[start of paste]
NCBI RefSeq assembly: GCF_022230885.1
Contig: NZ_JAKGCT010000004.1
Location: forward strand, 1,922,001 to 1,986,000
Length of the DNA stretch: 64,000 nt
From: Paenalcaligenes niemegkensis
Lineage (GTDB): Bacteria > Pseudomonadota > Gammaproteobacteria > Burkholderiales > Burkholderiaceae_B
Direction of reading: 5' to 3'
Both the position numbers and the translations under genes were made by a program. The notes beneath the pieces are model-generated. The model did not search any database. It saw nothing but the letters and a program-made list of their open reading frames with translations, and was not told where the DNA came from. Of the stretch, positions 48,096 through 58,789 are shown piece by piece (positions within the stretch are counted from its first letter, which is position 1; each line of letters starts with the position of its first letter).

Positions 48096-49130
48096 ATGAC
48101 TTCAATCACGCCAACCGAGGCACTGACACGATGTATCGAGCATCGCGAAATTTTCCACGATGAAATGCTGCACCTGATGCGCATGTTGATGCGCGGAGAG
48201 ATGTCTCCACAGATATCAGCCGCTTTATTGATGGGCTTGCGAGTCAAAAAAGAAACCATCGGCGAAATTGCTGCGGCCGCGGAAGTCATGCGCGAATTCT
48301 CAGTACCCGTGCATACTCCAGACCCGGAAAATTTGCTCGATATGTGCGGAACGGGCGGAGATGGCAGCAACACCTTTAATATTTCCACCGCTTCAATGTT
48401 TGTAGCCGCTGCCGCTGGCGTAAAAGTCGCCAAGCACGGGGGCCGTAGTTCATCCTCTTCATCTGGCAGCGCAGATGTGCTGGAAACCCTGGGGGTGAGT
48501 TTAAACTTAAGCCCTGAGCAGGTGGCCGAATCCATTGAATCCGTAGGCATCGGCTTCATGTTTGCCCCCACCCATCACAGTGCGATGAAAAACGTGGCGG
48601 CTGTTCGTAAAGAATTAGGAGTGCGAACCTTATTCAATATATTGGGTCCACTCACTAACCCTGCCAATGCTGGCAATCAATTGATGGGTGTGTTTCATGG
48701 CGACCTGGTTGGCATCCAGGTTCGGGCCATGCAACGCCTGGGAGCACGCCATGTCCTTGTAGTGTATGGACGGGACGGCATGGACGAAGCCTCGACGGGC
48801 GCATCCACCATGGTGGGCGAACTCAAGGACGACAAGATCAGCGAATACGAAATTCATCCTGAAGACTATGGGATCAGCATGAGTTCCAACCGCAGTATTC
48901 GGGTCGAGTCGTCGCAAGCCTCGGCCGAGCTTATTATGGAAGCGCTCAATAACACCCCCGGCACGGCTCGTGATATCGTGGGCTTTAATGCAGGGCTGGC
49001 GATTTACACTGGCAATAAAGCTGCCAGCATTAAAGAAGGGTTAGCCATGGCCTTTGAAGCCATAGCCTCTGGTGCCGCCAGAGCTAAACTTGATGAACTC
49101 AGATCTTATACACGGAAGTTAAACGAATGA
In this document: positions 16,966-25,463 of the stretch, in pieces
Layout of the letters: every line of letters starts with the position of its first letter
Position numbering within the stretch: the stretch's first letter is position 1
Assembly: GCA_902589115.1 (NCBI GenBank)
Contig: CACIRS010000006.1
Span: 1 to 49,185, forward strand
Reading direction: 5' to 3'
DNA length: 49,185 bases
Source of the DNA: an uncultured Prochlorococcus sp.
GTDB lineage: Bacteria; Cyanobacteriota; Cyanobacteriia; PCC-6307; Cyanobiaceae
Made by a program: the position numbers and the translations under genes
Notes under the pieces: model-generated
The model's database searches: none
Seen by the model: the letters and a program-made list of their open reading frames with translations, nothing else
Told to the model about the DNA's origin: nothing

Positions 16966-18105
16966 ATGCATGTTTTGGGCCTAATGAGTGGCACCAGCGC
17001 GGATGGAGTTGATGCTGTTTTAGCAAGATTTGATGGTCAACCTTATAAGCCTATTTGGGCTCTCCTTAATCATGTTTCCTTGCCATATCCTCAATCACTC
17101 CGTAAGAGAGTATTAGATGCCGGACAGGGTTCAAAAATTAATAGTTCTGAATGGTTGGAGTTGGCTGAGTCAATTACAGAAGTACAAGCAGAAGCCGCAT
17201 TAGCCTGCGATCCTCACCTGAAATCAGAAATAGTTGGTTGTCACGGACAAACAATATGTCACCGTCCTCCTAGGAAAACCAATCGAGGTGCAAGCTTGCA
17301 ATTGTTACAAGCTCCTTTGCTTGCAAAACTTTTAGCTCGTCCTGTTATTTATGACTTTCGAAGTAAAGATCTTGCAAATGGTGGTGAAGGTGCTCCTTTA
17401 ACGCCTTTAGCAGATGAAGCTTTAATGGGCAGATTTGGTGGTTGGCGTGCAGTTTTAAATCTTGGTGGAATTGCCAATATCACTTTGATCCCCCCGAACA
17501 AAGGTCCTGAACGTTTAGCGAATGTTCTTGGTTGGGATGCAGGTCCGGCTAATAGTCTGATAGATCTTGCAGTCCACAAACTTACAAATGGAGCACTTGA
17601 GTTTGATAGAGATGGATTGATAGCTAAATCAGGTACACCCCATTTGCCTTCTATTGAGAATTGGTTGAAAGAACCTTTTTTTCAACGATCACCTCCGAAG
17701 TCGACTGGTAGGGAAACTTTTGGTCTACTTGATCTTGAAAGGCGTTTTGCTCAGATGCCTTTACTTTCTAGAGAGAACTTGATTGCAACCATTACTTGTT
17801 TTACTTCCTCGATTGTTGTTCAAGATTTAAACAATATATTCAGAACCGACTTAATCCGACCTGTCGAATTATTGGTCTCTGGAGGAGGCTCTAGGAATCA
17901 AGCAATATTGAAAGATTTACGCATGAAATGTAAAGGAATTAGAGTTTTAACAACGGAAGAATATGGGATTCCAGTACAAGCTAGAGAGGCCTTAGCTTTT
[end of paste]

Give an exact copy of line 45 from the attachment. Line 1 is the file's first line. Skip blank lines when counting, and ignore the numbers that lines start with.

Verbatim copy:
17601 GTTTGATAGAGATGGATTGATAGCTAAATCAGGTACACCCCATTTGCCTTCTATTGAGAATTGGTTGAAAGAACCTTTTTTTCAACGATCACCTCCGAAG